departed this World, to go and see Jesus, whom his Soul loved ; to be with him, to behold his Glory, and rejoyce in his Kingdom above.
Though, by the preceding Account of Mr. EDWARDS, the Reader may form a general Idea of his Character; yet doubtless a more particular Description will be expected. ..
In Person, he was tall of Stature, and of a Nender Make. There was something extremely delicate in his Conftitution ; which always obliged him to the exactest Observation of the Rules of Temperance, and every Method of cautious and prudent living, He experienced very signally the Benefit hereof, as by such Means he was helped to go through inceffant Labours, and to bear up under much Study, which, Solomon observes, is a Weariness to the Fleth.—Perhaps, never was a Man more constantly retired from the World; giving himself to Reading, and Contemplation. And a Wonder it was, that his feeble Frame could subfist under fuch' Fatigues, daily repeated and fo long "continued. Yet upon Occasion of soine Remark upon it by a Friend, which was only a few Months before his Death, he told him, “ He did not find but he was then as well able to bear the closest Study, as he was 30 Years before ; and could go through the Exercises of the Pulpit with as little Weariness or Difficulty." In his Youth, he appeared healthy, and with a good Degree of Vivacity; but was never robust, In middle Life, he appeared very much emaciated (I had almost said, mortified) by severe Studies, and intense Applications of Thought. Hence his Voice was a little languid, and too low for a large Assembly; though much relieved and advantaged by a proper Emphasis, just Cadence,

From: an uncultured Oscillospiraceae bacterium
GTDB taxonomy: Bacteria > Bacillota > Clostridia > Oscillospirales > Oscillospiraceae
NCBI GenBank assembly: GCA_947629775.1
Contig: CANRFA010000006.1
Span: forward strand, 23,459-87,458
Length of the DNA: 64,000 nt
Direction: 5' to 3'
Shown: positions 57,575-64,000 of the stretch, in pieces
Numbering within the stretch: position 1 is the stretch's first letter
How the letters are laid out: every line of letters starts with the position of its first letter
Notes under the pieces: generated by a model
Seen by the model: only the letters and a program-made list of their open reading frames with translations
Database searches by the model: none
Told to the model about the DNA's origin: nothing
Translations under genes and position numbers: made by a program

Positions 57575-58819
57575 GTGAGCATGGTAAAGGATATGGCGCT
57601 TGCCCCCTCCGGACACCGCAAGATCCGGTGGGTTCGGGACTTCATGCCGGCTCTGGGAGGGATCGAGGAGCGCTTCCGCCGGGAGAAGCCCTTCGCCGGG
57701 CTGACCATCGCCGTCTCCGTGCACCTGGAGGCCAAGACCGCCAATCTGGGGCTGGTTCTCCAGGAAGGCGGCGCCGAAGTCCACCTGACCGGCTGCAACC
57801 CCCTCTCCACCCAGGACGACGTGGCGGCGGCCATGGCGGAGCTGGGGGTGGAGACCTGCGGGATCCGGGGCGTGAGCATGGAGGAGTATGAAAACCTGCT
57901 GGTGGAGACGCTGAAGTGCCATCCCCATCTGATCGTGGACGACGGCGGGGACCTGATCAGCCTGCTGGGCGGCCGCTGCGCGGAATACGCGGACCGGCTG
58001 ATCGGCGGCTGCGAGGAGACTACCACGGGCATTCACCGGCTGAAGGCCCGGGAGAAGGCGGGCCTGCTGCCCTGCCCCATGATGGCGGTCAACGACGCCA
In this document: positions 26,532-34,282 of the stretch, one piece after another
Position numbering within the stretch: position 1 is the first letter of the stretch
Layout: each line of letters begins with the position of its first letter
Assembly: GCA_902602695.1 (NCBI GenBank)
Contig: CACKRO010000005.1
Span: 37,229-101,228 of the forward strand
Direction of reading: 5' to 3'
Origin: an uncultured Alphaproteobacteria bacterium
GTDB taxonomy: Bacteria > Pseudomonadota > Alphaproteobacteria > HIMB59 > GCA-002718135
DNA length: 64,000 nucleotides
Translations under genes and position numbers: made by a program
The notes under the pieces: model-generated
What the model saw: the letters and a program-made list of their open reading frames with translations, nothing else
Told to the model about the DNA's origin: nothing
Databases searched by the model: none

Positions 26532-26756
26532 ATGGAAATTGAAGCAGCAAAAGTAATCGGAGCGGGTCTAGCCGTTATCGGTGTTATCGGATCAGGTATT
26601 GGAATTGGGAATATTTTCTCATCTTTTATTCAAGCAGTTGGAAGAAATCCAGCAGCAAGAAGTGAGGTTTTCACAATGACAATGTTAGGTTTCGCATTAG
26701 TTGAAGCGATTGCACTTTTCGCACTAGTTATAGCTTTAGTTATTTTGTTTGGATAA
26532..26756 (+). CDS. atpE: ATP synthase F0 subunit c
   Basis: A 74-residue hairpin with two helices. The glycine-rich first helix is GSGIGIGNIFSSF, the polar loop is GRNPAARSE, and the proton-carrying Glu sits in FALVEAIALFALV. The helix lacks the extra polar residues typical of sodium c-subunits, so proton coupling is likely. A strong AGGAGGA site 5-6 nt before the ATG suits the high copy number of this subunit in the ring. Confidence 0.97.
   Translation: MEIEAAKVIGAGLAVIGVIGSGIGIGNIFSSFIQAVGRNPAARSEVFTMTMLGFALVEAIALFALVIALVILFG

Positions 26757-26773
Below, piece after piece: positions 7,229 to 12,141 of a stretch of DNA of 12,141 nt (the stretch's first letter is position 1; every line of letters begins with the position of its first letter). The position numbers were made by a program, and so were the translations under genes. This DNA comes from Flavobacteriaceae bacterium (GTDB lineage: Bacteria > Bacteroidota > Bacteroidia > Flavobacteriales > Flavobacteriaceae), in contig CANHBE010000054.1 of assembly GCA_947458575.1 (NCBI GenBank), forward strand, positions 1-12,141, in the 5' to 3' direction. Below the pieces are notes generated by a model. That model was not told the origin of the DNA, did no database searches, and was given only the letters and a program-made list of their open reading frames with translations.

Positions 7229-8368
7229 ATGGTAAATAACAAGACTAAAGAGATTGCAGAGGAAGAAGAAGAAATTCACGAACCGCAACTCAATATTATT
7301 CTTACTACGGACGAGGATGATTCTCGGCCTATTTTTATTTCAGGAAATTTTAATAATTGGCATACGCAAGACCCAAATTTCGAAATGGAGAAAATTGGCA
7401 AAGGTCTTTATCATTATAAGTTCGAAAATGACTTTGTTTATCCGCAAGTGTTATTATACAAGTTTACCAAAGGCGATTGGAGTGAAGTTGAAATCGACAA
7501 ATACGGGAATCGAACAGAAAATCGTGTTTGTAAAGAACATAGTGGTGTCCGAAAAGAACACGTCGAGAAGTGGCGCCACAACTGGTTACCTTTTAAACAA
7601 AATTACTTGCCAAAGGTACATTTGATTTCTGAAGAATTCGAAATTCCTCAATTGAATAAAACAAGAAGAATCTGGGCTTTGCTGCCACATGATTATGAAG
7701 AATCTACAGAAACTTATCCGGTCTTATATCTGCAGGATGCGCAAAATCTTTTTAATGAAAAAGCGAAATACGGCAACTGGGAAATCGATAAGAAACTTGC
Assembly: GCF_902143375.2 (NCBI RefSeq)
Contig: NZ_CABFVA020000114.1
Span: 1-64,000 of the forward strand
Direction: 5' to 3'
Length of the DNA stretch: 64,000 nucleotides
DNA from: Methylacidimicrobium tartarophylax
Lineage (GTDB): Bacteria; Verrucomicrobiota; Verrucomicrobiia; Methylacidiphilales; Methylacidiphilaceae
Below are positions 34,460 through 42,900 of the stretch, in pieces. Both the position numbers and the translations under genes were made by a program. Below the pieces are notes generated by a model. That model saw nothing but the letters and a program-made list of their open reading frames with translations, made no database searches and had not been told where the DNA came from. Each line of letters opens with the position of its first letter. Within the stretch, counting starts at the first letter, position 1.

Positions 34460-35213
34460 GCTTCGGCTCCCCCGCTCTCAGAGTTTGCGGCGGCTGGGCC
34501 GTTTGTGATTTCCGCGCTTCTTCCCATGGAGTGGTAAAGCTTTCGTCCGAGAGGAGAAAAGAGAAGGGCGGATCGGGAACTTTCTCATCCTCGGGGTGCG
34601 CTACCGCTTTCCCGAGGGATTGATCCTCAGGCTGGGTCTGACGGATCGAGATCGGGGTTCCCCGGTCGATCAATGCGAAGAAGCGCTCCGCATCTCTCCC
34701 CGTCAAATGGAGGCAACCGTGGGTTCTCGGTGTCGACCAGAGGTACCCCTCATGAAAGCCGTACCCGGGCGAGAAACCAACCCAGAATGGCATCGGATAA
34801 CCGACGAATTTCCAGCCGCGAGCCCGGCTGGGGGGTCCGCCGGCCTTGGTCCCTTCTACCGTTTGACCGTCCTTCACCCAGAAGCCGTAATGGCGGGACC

well-placed Pauses, and great Distinctness in Pronunciation. He had a piercing Eye, the trueit Index of the Mind. His Aspect and Mein had a Mixture of Severity and Pleafancy. He had a natural Turn for Gravity and Sedateness; ever contemplative; and in Conversation usually reserved, but always observant of a genuine Decoruni, in his Deportment; free from sullen, supercilious and contemptuous Airs, and without any Appearance of Oftentation, Levity, or Vanity. As to Imagination, he had enough of it for a great and good Man : but the Gaieties of a luxuriant Fancy, so captivating to many, were what he neither affected himself, nor was much delighted with in others. He had a natural Steadiness of Temper, and Fortitude of Mind; which, being fanctified by the Spirit of God, was ever of vast Advantage to him, to carry him through difficult Services, and support him under trying AMictions, in the Course of his Life. Personal Injuries he bore with a becoming Meekness and Patience, and a Disposition to Forgiveness. The Humility, Modesty, and Serenity of his Behaviour, much endeared him to his Acquaintance, and made him appear amiable in the Eyes of such as had the Privilege of conversing with him. He was a true and faithful Friend; and thewed much of a disinterested Benevolence to his Neighbour. The several Relations sustained by him, he adorned with an exemplary Conduct; and was solicitous to fill every Station with its proper Duty. He, kept up an extensive Correspondence, with Ministers and others, in various Parts ; and his Letters always contained some significant. and valuable Communications. In his private Walk, as a Christian, he appeared an Example of truly rational, consistent, uniforin Religion and Virque: a thining Instance of the Power and Efficacy